Then it occurs to me I’ve actually lived in such a place.

I had a college-ghetto room in a house on Linden Walk about 1971. It was an old house divided into rooms for rent – six or seven rooms that couldn’t even spell AC, sharing two bathrooms (tub-no shower, hook-and-eye on the door for imagined privacy – hey, it was hippie days, let the fantasies fly).

I recall my rent being about $1.25 per day. For real.

It was a little over a block away from the Fine Arts Building on the UK campus, around which, in defiance of Copernicus, the universe revolved. Thus, it was unsurprising that, with one exception, every tenant of the house was connected to the Guignol Theater. As far as I was concerned, this was Ground Zero for the future of American theater…whatever Ground Zero meant in 1971.

Besides me, there were two fellow actors living together downstairs. One was gay and later became a monk (for real), one was Pan incarnate (at least to hear him tell it – O the glorious filter of memory!). It was a reality show in the making before we’d ever even heard of reality shows. The assistant costumer for the Theater Department lived down the hall. Two actresses lived across the hall – their credits; Viola in Twelfth Night, Antigone in Anouilh’s Antigone, Mrs. Malaprop in Sheridan’s The Rivals.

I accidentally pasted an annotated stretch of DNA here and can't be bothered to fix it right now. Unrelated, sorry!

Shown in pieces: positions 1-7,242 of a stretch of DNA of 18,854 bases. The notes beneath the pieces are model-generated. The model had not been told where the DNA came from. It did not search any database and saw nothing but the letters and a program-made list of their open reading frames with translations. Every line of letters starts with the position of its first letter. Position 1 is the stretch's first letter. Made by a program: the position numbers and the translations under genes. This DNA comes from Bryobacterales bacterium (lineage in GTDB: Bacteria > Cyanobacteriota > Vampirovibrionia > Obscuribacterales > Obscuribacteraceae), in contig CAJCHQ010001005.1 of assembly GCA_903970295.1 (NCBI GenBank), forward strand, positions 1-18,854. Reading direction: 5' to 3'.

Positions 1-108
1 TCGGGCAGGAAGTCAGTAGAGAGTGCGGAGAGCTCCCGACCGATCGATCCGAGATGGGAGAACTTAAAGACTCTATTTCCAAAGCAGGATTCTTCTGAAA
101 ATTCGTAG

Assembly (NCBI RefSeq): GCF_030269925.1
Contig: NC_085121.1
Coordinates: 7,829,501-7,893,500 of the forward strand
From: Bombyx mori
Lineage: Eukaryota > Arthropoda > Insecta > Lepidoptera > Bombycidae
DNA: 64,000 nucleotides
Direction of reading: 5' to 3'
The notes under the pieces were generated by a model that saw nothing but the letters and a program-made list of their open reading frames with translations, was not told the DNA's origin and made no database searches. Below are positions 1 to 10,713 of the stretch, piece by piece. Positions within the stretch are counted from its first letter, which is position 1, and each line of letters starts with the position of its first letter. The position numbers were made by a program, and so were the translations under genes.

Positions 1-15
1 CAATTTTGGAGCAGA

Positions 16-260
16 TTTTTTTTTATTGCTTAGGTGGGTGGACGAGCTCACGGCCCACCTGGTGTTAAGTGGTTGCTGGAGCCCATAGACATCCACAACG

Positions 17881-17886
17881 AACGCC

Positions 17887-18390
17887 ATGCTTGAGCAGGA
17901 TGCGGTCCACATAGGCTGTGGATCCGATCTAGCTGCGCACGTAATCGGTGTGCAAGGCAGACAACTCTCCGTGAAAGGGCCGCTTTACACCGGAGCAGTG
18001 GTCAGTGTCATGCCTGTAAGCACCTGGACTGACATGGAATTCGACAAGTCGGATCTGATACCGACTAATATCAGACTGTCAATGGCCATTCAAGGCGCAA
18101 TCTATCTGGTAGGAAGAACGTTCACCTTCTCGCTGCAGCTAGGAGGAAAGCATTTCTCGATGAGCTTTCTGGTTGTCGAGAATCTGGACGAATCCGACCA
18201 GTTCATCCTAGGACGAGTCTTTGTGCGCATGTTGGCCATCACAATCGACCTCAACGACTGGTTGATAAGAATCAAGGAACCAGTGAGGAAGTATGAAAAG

It was a theater-infested house.

Except for one room.

She was demure.
Lower-case letters can’t really serve adequately here.

Work with me…
…she was demure………

She might’ve been attractive. Who could tell?

She would emerge from her room on Monday mornings, head down behind her books, and proceed with mission out of the house until late in the day. There was no “How d’ya do”.

Until Saturday night…

On Saturday nights someone would visit her in her room. I never saw him, or her, or…
But I, along with the rest of the house heard…

It began as a plaintive sigh…

…and proceeded quickly to a; “whoop…whoop…Whoop…Whoop…WHOOP…WHOOP!…WHOOOP!!…WHOOOOPP!!!…WWWHHHOOOOOPPPP!!!!!”

It was stunning.
It was athletic.
It was humbling.

It was far more dramatic than anyone else in the house could produce.

I still don’t know who she was, but when I was 20, she was a God to me.
She still is.

Hey! Didja Fergit Yer Upbringin’?

I visited my mom today.
She’s 90 years old…
…having trouble walking…
…hearing might be even more problematical.